Patience it is coming soon
The restomod project will unveil on July 6th, bound to draw admiration and critique. While the updated Diablo will undoubtedly be cool and awesome, some may question the need to modify a classic. This unveiling is timely as Lamborghini focuses on the future, as seen with the new Revuelto launch and the commemoration of the Countach’s 50th anniversary with the LPI 800-4. This leaves the restomod as the only chance for Lambo loyalists to own a modernized Diablo.
If this is a one-off car, the owner may be able to retain the cool raging bull emblems and other Lamborghini badges. But if this becomes a business, expect Lamborghini to quickly ask Eccentrica to remove all emblems and badges from the car or face legal complications. That is the reason why the Singer “911” doesn’t have a Porsche badge and I don’t even think they call it a 911.
A Note on Emanuel Colombini
Emanuel Colombini, a Lamborghini collector and interior design entrepreneur based in Milan, leads this project in collaboration with Carlo Borromeo, owner of the Borromeo & De Silva design firm. Having worked on notable projects like Nardone Automotive’s Porsche 928 and Automobili Amos’ Lancia Delta, Borromeo brings high expectations to the Diablo restomod.
“Restomod,” merging “restoration” and “modification,” denotes the act of restoring or modifying classic or vintage cars to enhance performance, handling, comfort, and overall functionality, yet keeping their original aesthetics and character intact. The intention behind creating restomod vehicles is to marry the classic car design and nostalgia with modern technology, engineering, and components, with the goal of improving the usability and driving experience of vintage vehicles.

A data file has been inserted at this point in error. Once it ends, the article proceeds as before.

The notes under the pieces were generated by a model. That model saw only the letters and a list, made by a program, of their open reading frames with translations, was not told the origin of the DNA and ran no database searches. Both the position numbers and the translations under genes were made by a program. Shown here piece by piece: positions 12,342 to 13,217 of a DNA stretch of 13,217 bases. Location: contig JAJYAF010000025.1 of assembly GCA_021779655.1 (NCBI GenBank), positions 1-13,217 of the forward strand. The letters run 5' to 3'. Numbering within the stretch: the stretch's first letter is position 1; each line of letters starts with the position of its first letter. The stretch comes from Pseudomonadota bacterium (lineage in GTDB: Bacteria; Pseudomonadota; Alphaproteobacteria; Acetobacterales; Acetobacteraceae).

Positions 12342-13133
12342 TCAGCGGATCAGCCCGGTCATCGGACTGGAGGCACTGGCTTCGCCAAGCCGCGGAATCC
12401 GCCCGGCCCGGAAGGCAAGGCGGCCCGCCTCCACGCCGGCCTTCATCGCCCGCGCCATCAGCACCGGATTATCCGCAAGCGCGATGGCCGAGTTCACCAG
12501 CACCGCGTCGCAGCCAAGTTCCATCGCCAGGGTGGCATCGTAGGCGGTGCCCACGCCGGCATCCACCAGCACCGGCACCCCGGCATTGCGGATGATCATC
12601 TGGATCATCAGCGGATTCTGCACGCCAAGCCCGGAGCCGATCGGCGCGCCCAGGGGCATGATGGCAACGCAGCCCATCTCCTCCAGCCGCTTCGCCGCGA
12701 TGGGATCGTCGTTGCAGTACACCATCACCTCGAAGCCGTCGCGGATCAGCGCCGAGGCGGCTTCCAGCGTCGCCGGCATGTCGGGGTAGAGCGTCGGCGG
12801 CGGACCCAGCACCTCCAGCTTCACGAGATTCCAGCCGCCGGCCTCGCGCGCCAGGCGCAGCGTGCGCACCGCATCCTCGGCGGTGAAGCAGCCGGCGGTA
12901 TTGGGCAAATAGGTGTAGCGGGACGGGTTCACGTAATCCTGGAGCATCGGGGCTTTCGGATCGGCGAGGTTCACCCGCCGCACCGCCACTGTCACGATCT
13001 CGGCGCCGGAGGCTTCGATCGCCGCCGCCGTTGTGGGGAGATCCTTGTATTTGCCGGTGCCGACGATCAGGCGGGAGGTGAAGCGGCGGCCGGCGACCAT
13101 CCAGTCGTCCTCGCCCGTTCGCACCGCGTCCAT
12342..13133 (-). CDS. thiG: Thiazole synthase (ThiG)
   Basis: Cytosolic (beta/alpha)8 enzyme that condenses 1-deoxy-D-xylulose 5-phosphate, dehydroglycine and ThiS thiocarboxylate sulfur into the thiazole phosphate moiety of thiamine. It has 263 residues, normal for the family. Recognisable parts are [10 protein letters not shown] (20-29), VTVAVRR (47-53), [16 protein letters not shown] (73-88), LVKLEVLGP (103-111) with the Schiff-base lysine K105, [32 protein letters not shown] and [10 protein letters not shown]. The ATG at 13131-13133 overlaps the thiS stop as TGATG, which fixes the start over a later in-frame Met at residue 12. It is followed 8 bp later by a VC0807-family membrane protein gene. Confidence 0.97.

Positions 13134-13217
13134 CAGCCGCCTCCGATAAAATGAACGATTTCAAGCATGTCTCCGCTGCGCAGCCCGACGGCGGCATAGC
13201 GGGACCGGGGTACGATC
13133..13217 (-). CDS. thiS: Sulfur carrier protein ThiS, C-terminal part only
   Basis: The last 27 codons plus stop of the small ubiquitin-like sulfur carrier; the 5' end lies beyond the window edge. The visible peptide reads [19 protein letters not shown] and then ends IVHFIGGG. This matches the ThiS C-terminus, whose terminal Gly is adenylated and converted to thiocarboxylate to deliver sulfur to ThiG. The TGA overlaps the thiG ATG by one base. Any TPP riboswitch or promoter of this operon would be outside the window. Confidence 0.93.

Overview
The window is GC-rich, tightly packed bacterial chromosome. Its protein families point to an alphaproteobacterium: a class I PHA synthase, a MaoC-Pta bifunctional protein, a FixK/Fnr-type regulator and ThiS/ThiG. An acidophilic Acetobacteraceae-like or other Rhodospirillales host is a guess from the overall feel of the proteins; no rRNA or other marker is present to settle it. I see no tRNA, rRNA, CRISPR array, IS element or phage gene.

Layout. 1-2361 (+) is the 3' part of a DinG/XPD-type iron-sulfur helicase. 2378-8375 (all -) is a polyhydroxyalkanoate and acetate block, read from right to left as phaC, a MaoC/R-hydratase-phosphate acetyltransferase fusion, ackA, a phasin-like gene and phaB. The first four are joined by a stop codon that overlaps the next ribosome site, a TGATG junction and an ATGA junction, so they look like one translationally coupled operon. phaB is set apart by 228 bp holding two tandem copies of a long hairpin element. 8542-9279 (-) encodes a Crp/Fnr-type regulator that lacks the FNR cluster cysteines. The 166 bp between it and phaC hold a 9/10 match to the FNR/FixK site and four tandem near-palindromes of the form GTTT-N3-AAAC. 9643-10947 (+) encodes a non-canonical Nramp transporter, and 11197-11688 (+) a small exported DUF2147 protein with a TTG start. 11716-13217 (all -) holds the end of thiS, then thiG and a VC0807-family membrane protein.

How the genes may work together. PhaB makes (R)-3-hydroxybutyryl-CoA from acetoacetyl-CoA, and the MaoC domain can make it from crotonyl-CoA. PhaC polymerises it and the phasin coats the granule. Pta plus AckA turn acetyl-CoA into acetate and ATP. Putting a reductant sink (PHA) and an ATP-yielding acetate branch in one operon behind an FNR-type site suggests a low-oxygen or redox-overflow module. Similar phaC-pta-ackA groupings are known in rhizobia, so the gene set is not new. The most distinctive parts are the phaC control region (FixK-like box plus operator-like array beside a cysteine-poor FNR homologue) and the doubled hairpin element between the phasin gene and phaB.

Singer Vehicle Design and Williams Advanced Engineering joined forces in one popular restomod project, culminating in a radically reimagined Porsche 911. They presented this high-performance version of the classic air-cooled 911 at the 2018 Goodwood Festival of Speed. Named the DLS, this masterpiece boasted a carbon fiber body optimized for aerodynamics and weight reduction and a naturally aspirated, air-cooled 4.0-liter flat-six engine that Williams Advanced Engineering developed. The production of this car was exclusive, reserved for just 75 customers, though they didn’t disclose the price. Porsche, however, asked Singer Vehicle Design to remove the Porsche badges from their modified cars. It’s still unknown whether the forthcoming Lamborghini Diablo restomod will encounter a similar requirement.
From 1990 to 2001, the Lamborghini Diablo, an emblem of automotive perfection and power, held the throne. The Sant’Agata factory produced a total of 2,884 units throughout its 11-year production run, each equipped with a potent V12 engine, ranging from 485 hp (362 kW / 492 PS) to 595 hp (444 kW / 603 PS) in the Diablo GTR trim, a track-focused variant.